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Tuesday, April 27, 2010

Should we reward free-riding?

In class last week, I did an activity with the students that demonstrated free-riding. Students are given a hypothetical dollar and have the option of keeping their dollar or contributing to the Public Account. For each dollar in the Public Account, everyone in the class receives some amount (I use $0.10 in the big class). So, for example, if 100 students contribute to the Public Account, everyone gets $10: anyone who contributed would have $10 but those who kept their dollar would have $11. We do several rounds, with some discussion at various points, and to give students incentive to think about maximizing their 'profit', I give them bonus points equal to some percentage of their total earnings.

As expected, some students free-ride; in my class, there were about 75% who contributed to the Public Account in the first round but that quickly dropped to 50% in the second round, about 30% in the third round and about 15% in the fourth round. At that point, we had some discussion where I pointed out that if everyone contributed to the Public Account, they would all earn more than anyone had earned in any of the previous rounds. Contributions in the next round were back up to about 60% but then went back down to 30% in the sixth and final round. We talked a little about how the results might have been different if, instead of using their clickers, I had asked them to raise their hands, or otherwise signal their contribution in a way that was more visible to everyone else. Some students also commented that they were willing to contribute when the majority of the rest of the class did but when they saw that so many others were free-rising, they felt they might as well also.

All of this is pretty much what I expected; I've tried different versions of this in various classes, almost always with similar results. It's always a memorable activity for students. But the dilemma I always face afterward is this: do I really want to reward free-riding? I know that I need to tell the students I'm going to base their points on their earnings, in order to create realistic incentives and make the point about free-riding that I want them to see firsthand. But if I actually do assign points that way, then students who free-ride in every round end up with the most points and that sort of bugs me. I think about those experiments I've heard about where in lab situations, econ students are more likely than students in other majors to free-ride and I think: is that really what we want?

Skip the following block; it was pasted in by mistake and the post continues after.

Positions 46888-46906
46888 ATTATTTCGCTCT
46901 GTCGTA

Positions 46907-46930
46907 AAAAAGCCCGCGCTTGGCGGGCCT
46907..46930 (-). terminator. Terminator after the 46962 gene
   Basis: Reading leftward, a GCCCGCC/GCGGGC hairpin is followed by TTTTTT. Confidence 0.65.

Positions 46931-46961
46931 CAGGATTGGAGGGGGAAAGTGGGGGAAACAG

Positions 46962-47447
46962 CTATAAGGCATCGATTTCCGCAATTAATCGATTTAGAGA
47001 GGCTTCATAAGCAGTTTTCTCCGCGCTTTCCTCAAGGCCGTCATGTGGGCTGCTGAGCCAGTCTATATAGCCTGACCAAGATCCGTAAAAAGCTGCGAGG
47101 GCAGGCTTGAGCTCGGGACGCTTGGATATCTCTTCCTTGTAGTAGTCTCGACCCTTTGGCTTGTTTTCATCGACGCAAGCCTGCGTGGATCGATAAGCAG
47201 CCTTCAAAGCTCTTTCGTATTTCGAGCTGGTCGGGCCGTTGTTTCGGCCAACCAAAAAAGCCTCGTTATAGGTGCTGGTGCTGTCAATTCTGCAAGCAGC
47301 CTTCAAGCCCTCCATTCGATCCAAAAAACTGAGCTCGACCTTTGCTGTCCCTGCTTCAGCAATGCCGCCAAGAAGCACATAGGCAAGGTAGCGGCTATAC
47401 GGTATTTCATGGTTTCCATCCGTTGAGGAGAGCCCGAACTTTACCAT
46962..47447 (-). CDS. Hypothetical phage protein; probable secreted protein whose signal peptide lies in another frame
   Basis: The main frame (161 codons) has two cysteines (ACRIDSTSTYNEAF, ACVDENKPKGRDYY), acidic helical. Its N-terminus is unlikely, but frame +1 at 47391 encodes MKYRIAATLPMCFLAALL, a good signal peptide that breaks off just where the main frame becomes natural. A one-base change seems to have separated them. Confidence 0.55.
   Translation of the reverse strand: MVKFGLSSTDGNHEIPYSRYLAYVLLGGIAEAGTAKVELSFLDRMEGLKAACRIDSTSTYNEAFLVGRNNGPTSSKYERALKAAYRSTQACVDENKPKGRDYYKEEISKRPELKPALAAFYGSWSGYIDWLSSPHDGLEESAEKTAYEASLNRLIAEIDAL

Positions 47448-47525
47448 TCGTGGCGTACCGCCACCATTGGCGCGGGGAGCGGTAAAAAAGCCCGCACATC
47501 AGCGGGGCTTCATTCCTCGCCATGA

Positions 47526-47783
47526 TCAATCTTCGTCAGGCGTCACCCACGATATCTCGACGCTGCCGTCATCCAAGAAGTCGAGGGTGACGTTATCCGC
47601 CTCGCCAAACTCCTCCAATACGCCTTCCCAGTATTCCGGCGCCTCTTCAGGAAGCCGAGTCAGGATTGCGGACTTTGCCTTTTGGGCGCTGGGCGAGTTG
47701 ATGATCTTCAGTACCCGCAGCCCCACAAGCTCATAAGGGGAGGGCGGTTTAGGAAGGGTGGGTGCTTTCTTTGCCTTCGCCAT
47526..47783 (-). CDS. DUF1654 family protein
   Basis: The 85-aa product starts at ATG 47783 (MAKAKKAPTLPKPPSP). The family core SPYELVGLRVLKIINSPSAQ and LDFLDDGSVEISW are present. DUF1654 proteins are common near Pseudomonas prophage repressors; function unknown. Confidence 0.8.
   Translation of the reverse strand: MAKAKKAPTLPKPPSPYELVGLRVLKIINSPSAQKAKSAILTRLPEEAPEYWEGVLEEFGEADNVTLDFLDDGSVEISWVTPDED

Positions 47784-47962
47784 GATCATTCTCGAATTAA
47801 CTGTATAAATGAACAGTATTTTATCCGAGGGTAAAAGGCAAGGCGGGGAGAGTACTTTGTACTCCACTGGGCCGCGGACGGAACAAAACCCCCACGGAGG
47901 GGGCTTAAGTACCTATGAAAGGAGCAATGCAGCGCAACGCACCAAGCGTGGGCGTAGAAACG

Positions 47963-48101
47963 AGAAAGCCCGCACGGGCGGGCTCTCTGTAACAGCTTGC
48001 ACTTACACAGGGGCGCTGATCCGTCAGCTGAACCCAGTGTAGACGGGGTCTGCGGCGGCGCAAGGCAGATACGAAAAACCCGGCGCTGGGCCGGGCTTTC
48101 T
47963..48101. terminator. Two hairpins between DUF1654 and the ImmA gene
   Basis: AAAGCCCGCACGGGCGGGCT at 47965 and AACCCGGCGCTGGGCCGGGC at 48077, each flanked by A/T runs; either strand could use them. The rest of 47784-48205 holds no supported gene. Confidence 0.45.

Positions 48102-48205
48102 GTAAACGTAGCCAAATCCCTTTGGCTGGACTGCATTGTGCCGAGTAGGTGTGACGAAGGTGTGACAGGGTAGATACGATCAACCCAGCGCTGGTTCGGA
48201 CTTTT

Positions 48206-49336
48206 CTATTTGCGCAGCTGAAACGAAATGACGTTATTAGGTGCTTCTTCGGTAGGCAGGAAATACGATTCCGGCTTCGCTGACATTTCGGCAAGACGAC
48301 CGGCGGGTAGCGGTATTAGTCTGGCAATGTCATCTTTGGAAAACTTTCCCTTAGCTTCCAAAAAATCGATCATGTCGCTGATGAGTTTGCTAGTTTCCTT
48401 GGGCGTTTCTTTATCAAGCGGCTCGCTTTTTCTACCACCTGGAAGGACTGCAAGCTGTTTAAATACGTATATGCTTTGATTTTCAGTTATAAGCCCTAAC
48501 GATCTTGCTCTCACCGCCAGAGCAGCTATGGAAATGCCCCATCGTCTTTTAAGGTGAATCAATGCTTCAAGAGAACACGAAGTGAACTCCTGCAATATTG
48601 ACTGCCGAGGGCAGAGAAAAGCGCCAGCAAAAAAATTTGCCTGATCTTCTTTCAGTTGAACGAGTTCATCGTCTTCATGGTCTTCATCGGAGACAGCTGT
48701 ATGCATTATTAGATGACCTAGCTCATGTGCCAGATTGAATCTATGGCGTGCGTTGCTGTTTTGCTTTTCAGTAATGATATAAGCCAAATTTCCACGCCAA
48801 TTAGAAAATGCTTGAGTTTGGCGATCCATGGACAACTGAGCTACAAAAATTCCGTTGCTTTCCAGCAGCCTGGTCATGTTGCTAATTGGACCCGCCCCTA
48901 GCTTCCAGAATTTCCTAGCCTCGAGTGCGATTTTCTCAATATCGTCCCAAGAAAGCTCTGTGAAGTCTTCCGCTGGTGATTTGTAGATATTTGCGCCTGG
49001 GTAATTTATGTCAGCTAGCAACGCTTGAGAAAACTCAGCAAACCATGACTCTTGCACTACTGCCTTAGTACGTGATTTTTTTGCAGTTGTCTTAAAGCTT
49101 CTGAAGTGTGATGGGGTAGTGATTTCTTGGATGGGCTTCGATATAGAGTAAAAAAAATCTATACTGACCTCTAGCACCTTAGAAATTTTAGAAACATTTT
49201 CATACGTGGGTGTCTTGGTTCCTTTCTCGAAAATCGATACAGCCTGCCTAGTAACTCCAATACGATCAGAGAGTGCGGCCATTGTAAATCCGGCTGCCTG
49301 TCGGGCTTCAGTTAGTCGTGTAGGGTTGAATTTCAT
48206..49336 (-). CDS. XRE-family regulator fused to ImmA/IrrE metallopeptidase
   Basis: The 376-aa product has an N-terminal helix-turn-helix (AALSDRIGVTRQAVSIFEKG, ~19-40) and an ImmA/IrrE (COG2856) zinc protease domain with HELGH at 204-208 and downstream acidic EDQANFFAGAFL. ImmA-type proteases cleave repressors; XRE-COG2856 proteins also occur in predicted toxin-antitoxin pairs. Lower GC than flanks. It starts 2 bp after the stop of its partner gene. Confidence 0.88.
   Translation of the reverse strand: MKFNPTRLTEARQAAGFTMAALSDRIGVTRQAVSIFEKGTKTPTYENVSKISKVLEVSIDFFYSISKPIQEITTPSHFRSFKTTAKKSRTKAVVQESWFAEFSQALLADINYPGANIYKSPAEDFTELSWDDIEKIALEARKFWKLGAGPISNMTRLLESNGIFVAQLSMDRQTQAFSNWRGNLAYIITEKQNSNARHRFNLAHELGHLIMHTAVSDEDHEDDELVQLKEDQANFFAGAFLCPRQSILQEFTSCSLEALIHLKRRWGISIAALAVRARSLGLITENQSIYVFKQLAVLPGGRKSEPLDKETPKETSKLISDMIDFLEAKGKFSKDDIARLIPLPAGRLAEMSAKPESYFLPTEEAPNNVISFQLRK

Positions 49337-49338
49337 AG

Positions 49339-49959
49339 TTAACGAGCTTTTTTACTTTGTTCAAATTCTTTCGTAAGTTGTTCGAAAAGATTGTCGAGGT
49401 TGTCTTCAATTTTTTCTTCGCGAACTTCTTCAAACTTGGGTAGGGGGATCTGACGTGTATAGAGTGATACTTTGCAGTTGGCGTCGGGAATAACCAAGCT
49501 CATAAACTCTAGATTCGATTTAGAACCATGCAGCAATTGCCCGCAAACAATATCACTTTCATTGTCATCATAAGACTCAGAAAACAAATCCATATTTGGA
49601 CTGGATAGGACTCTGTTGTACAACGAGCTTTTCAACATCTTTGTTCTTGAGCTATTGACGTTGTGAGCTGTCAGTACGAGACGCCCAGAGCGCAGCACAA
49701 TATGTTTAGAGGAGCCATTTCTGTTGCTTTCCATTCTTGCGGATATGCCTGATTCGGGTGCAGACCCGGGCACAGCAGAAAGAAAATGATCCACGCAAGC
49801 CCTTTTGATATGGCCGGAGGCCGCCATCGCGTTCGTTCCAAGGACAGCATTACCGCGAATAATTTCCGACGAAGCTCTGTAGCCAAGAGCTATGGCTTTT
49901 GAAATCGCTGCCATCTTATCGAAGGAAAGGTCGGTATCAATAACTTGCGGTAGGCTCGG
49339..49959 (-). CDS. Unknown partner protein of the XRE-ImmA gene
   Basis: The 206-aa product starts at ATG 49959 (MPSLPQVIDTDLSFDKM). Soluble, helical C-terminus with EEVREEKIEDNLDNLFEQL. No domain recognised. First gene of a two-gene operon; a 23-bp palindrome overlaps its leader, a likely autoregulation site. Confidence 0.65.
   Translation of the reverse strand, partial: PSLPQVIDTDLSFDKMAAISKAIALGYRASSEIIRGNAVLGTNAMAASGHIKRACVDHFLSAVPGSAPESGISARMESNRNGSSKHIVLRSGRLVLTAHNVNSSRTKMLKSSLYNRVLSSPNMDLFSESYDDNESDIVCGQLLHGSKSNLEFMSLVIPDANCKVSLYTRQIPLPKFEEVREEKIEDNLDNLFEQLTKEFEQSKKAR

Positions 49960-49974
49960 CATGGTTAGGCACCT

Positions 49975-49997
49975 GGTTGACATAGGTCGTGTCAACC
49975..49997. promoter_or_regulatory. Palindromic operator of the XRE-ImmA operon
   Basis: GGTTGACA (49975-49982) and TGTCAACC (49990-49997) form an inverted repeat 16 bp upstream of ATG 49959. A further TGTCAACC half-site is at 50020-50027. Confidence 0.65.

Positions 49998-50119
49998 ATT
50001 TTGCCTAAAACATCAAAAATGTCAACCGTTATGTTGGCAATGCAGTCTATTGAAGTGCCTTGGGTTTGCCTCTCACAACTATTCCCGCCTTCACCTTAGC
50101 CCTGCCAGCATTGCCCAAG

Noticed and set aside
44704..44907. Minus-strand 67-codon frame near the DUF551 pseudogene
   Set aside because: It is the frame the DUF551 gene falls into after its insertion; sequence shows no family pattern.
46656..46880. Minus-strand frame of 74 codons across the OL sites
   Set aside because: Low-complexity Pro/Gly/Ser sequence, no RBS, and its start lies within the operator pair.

What I usually end up doing is give all students who participate in every round the number of points that they would have gotten if they had been free-riders, regardless of their actual choices, and hope that no one really notices (most students are just happy to get some bonus points and since they check their scores in Blackboard, I'm not sure they are comparing their bonus points to other students). But if anyone else has a better solution, I'd love to hear it!

Friday, April 16, 2010

When is an exam "too hard"?

By now, you may have heard about the biology professor at Louisiana State (Baton Rouge) who was removed from teaching an intro course where "more than 90 percent of the students... were failing or had dropped the class." The majority of the comments on the Inside Higher Ed story about it are supportive of the professor, particularly given that it seems like the administration did not even talk to her about the situation before acting. I tend to fall in the "there's got to be more to the story so I'll reserve judgment" camp but the story definitely struck a nerve with me, partly because I recently spent 30 minutes "debating" with a student about whether the last midterm was "too hard" and the whole conversation was super-frustrating.